“The more sacred the slain cow, the tastier the feast.”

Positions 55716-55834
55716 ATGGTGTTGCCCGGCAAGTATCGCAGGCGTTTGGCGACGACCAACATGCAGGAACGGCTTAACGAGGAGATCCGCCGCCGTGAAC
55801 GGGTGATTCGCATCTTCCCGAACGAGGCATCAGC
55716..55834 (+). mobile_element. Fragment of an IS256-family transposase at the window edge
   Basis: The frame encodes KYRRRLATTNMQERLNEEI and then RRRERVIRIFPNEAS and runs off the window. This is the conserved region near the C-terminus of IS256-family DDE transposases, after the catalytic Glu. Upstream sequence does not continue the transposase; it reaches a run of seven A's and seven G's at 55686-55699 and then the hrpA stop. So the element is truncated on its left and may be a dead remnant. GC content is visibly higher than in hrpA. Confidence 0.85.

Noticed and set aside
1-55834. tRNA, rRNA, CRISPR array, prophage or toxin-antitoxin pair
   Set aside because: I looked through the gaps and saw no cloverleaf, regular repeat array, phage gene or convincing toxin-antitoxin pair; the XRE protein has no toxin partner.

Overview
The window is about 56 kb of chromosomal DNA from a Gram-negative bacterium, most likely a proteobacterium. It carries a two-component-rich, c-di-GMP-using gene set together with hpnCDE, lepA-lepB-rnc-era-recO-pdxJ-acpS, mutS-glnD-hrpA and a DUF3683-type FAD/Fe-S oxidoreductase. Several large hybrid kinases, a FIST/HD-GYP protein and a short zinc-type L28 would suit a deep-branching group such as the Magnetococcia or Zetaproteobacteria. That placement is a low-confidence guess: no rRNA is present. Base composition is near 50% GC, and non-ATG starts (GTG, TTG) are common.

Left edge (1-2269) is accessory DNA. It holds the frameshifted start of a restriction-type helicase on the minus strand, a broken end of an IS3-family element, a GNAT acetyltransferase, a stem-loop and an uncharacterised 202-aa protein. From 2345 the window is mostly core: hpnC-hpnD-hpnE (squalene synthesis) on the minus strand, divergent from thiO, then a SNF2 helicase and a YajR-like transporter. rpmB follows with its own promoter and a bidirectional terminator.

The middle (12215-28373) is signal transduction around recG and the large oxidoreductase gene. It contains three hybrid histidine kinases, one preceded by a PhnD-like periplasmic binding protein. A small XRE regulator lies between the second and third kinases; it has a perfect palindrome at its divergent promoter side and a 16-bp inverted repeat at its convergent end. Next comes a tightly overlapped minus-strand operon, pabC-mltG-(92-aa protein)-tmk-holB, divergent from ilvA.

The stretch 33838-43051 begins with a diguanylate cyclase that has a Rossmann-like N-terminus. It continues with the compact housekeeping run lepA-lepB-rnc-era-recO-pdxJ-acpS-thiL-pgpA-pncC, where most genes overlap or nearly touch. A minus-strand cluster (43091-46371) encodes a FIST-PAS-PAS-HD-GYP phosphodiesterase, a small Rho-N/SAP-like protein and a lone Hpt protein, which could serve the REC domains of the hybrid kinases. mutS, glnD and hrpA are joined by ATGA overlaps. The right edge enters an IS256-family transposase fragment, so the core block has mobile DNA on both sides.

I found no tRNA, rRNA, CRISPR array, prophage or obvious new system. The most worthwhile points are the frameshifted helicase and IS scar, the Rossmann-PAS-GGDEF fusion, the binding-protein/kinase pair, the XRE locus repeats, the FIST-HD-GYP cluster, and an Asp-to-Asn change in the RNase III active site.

Denise Duhamel gave a laugh-out-loud funny talk on an oft-undervalued aspect of poetry: humor. She showed how classic stand-up tricks, like following the main punch-line with “tags,” mangled cliches and malapropisms, and, above all, a tone in satire that admits complicity — a kind of poking fun at the speaking self alongside all humanity — can serve to open up a funny poem to more than just laughs. How fitting that she deliver this talk on the heels of the news of George Carlin’s death, in the ha-ha-ouch age of Stephen Colbert. She spoke to the subversive nature of humor as a means to talk back to power through the side of one’s mouth, to work on levels too fast and facile to register in the minds of self-righteous oppressors — a kind of political Capoeira, an expansive, complicated, lethal dance with the truth.